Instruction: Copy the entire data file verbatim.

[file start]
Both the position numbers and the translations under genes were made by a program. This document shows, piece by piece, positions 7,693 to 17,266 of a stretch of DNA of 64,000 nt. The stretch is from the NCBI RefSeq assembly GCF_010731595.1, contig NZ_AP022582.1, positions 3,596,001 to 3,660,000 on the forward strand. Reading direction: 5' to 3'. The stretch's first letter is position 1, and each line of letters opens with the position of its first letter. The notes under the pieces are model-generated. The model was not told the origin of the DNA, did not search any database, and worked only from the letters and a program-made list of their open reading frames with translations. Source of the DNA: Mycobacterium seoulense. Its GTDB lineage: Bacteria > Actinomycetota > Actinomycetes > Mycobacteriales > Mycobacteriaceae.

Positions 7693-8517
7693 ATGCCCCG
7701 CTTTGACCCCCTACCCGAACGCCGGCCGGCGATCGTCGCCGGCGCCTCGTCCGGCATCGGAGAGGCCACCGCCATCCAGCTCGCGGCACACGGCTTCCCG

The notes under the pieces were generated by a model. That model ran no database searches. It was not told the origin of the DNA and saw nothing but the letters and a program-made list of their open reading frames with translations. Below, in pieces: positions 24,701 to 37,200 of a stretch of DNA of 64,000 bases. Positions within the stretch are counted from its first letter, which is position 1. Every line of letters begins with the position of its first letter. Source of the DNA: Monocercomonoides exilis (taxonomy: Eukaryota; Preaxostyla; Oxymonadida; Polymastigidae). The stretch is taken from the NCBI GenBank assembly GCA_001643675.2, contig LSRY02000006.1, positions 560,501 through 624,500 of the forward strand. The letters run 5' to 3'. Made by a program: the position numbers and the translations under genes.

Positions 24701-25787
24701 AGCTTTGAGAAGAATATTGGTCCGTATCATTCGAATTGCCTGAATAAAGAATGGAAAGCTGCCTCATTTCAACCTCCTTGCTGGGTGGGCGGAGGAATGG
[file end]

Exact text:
Both the position numbers and the translations under genes were made by a program. This document shows, piece by piece, positions 7,693 to 17,266 of a stretch of DNA of 64,000 nt. The stretch is from the NCBI RefSeq assembly GCF_010731595.1, contig NZ_AP022582.1, positions 3,596,001 to 3,660,000 on the forward strand. Reading direction: 5' to 3'. The stretch's first letter is position 1, and each line of letters opens with the position of its first letter. The notes under the pieces are model-generated. The model was not told the origin of the DNA, did not search any database, and worked only from the letters and a program-made list of their open reading frames with translations. Source of the DNA: Mycobacterium seoulense. Its GTDB lineage: Bacteria > Actinomycetota > Actinomycetes > Mycobacteriales > Mycobacteriaceae.

Positions 7693-8517
7693 ATGCCCCG
7701 CTTTGACCCCCTACCCGAACGCCGGCCGGCGATCGTCGCCGGCGCCTCGTCCGGCATCGGAGAGGCCACCGCCATCCAGCTCGCGGCACACGGCTTCCCG

The notes under the pieces were generated by a model. That model ran no database searches. It was not told the origin of the DNA and saw nothing but the letters and a program-made list of their open reading frames with translations. Below, in pieces: positions 24,701 to 37,200 of a stretch of DNA of 64,000 bases. Positions within the stretch are counted from its first letter, which is position 1. Every line of letters begins with the position of its first letter. Source of the DNA: Monocercomonoides exilis (taxonomy: Eukaryota; Preaxostyla; Oxymonadida; Polymastigidae). The stretch is taken from the NCBI GenBank assembly GCA_001643675.2, contig LSRY02000006.1, positions 560,501 through 624,500 of the forward strand. The letters run 5' to 3'. Made by a program: the position numbers and the translations under genes.

Positions 24701-25787
24701 AGCTTTGAGAAGAATATTGGTCCGTATCATTCGAATTGCCTGAATAAAGAATGGAAAGCTGCCTCATTTCAACCTCCTTGCTGGGTGGGCGGAGGAATGG